At a recent clinical supervision session in Lewes, my supervisor and I were discussing the realities of being in a long-term relationship. By long-term, we were thinking about decades, rather than months or years, and in this context, we were together considering what individuals must accept about a long-term relationship and thus about themselves.
It is a relatively recent phenomenon in social and human development that we pair-bond for reasons of love (rather than status, wealth or lineage) and thanks to modern medicine and increased living standards, we live much longer than our recent ancestors. The former brings great expectations around what our relationship should offer us; the latter means that long-term relationships can last for many decades.
In working with couples, I often invite them to think about the purpose of their relationship. This may not sound romantic and idealistic. However, every human needs a purpose (generally multiple purposes) and every relationship requires a mutually held sense of purpose to bind the couple together. And with longevity and changes to social structure now meaning that the sole purpose has ceased to be to raise children, the objective of a romantic relationship is likely to change throughout the time the couple spend together. I will write more about the purpose of a relationship in the future. However, for now, let us return to the cheery topic of mutual disappointment.
There comes a point in most relationships where there is a realisation that the person we have chosen, the person we lusted after and loved – were willing to change the direction of our life for – is simply not who we thought they were going to be. I don’t mean that we are struck, as is so often the case, with the shattering of a delusion when we see our idealised partner do something human for the first time; we must all go through that shift where lust wanes, and we accept our partner is a fellow human with his or her faults. No, mutual disappointment is something deeper. Perhaps it strikes when we realise on a more profound level that the person we picked, with whom we built a life and chose to have children, has not delivered us the life we had imagined. Thus, mutual disappointment is not about discovering that our newly acquired lover snores, or leaves the cap off the toothpaste. It is a reflection of our disappointment and mourning of how our imagined shared life with our partner simply is not the reality.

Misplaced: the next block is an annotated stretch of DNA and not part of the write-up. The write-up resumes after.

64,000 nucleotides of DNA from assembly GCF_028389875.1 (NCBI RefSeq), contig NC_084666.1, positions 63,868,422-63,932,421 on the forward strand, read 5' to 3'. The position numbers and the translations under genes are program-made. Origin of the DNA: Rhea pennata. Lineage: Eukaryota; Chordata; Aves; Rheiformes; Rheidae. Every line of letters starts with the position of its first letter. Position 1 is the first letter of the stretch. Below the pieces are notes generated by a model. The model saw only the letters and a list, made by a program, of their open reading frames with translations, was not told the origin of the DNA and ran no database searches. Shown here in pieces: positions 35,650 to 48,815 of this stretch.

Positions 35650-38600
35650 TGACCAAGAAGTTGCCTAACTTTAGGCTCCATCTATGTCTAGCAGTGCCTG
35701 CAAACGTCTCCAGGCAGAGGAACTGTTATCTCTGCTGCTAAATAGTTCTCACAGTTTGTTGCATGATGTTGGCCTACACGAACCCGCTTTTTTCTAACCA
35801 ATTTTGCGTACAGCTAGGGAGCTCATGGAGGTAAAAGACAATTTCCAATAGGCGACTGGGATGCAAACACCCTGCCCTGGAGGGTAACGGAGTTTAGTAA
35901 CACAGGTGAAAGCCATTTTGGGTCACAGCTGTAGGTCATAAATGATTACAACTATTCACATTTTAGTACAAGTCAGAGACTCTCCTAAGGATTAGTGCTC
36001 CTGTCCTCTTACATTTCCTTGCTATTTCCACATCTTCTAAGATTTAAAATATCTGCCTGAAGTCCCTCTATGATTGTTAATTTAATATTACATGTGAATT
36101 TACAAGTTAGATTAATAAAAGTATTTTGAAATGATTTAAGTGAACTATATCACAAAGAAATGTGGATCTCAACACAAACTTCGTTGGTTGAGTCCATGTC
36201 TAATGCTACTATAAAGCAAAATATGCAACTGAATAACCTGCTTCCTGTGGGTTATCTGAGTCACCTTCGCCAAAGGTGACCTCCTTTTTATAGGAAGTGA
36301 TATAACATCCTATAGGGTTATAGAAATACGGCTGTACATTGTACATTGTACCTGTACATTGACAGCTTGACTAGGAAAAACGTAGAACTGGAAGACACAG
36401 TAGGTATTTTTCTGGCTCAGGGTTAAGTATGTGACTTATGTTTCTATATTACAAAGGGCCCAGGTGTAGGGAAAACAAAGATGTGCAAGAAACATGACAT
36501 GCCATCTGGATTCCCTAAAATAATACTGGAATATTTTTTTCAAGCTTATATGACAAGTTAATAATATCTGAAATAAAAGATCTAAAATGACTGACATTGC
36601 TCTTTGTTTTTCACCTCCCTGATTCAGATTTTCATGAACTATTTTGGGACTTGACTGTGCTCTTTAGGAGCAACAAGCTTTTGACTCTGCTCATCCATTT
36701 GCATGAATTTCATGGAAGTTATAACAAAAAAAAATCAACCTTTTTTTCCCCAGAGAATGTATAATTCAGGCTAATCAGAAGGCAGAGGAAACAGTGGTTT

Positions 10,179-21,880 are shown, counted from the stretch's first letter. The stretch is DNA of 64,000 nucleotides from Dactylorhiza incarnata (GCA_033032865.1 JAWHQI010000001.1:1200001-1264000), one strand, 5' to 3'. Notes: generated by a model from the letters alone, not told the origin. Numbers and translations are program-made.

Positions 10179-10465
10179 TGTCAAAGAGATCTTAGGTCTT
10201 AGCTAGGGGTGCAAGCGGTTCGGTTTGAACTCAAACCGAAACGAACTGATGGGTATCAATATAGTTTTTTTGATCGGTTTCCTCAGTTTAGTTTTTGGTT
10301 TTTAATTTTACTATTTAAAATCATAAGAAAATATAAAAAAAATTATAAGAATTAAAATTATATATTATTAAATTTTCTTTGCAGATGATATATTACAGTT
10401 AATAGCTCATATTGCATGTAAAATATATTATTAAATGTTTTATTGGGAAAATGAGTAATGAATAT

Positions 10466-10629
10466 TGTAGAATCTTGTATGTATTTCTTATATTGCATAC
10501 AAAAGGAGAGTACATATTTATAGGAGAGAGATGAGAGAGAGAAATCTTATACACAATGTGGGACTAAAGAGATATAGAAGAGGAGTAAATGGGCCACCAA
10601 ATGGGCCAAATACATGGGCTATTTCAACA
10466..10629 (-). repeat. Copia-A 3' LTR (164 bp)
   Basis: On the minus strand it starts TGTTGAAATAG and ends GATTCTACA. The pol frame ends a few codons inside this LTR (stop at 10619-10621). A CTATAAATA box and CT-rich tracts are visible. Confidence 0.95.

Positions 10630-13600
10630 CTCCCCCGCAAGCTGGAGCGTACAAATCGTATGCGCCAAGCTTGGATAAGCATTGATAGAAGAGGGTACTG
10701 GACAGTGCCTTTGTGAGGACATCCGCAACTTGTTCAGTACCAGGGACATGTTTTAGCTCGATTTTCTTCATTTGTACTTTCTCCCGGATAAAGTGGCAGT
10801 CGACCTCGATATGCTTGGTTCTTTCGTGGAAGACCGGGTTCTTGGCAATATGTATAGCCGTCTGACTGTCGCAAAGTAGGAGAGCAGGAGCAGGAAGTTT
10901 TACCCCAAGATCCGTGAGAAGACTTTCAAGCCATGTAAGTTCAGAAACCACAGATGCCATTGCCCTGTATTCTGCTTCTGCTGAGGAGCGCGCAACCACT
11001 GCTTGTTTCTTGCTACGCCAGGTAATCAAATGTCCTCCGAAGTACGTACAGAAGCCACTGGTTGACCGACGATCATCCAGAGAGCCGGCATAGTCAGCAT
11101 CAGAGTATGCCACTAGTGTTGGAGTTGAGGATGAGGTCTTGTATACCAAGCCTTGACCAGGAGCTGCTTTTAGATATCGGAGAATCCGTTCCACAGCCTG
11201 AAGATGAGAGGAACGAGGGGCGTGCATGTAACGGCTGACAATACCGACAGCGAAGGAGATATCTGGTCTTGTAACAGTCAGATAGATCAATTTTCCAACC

It all sounds terribly negative. However, I would suggest that mutual disappointment in a relationship need not necessarily lead to rupture and conflict, as it is, in fact, less about our partner and more about ourselves. We must come to terms with the reality of our lives and accept that many of our youthful dreams for ourselves, and the partner who would perhaps rescue us from mundanity, cannot be fulfilled. Nor should they.
We are all bombarded by celebrity lifestyles on a daily basis. Programmes abound promising instant stardom, wealth and fame, which judging by viewer ratings, have an almost manic appeal as vehicles that offer us a chance of being rescued from our lives, and thus death. But the vast majority of us slowly, often unconsciously, let go of many of the unrealistic dreams we once held for ourselves that protected us against the harshness of life. With that, have to accept our partners as fellow humans who have disappointed us, whom we have disappointed, and who themselves are disappointed with who they turned out to be.
Framed like this, holding mutual disappointment in a relationship, making sense of it and mourning it potentially offers an opportunity for a deepening of the reality of what the relationship actually is – a mirror through which to experience ourselves and a system in which we can be understood. That, or we can have a ‘mid-life crisis’, buy a Porsche, divorce our partner and keep on running from the inevitable – how the passage of time and the knowledge of our own mortality brings with it disappointment of what could have been, but what was not.
If you would like support in navigating the complexities of your relationship in our modern world, please contact us to arrange a consultation with one of our Couple Psychotherapists in either Hove or Lewes.
Mark Vahrmeyer is a UKCP Registered Psychotherapist working in private practice in Hove and Lewes, East Sussex. He is trained in relational psychotherapy and uses an integrative approach of psychodynamic, attachment and body psychotherapy to facilitate change with clients.
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